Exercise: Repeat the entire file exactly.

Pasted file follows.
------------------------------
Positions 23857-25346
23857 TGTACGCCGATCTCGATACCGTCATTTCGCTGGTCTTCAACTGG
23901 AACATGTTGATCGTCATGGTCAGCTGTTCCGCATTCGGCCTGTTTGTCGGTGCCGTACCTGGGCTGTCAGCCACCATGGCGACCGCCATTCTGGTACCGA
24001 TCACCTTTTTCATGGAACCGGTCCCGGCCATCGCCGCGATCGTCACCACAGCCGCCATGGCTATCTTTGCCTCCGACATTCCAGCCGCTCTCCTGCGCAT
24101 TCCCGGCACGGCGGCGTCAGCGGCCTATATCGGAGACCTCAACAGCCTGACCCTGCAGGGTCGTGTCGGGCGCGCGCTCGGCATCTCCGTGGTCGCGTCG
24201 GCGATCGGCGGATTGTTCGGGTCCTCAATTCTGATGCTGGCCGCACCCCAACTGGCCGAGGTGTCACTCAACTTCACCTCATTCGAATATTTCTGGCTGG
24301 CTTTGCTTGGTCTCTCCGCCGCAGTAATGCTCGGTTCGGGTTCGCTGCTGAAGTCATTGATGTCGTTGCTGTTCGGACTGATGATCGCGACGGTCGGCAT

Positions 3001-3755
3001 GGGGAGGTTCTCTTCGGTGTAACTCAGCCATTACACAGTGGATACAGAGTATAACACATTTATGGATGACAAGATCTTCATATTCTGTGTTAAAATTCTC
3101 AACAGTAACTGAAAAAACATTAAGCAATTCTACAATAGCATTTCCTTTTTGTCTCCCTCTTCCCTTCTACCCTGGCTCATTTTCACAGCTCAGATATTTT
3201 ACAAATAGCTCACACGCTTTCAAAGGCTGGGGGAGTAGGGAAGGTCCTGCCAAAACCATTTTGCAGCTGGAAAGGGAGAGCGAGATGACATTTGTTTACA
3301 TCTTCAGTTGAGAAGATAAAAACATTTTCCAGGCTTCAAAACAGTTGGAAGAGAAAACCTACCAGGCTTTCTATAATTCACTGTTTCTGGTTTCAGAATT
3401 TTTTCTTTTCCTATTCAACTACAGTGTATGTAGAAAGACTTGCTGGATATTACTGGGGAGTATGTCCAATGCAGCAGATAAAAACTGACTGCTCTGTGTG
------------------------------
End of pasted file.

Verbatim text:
Positions 23857-25346
23857 TGTACGCCGATCTCGATACCGTCATTTCGCTGGTCTTCAACTGG
23901 AACATGTTGATCGTCATGGTCAGCTGTTCCGCATTCGGCCTGTTTGTCGGTGCCGTACCTGGGCTGTCAGCCACCATGGCGACCGCCATTCTGGTACCGA
24001 TCACCTTTTTCATGGAACCGGTCCCGGCCATCGCCGCGATCGTCACCACAGCCGCCATGGCTATCTTTGCCTCCGACATTCCAGCCGCTCTCCTGCGCAT
24101 TCCCGGCACGGCGGCGTCAGCGGCCTATATCGGAGACCTCAACAGCCTGACCCTGCAGGGTCGTGTCGGGCGCGCGCTCGGCATCTCCGTGGTCGCGTCG
24201 GCGATCGGCGGATTGTTCGGGTCCTCAATTCTGATGCTGGCCGCACCCCAACTGGCCGAGGTGTCACTCAACTTCACCTCATTCGAATATTTCTGGCTGG
24301 CTTTGCTTGGTCTCTCCGCCGCAGTAATGCTCGGTTCGGGTTCGCTGCTGAAGTCATTGATGTCGTTGCTGTTCGGACTGATGATCGCGACGGTCGGCAT

Positions 3001-3755
3001 GGGGAGGTTCTCTTCGGTGTAACTCAGCCATTACACAGTGGATACAGAGTATAACACATTTATGGATGACAAGATCTTCATATTCTGTGTTAAAATTCTC
3101 AACAGTAACTGAAAAAACATTAAGCAATTCTACAATAGCATTTCCTTTTTGTCTCCCTCTTCCCTTCTACCCTGGCTCATTTTCACAGCTCAGATATTTT
3201 ACAAATAGCTCACACGCTTTCAAAGGCTGGGGGAGTAGGGAAGGTCCTGCCAAAACCATTTTGCAGCTGGAAAGGGAGAGCGAGATGACATTTGTTTACA
3301 TCTTCAGTTGAGAAGATAAAAACATTTTCCAGGCTTCAAAACAGTTGGAAGAGAAAACCTACCAGGCTTTCTATAATTCACTGTTTCTGGTTTCAGAATT
3401 TTTTCTTTTCCTATTCAACTACAGTGTATGTAGAAAGACTTGCTGGATATTACTGGGGAGTATGTCCAATGCAGCAGATAAAAACTGACTGCTCTGTGTG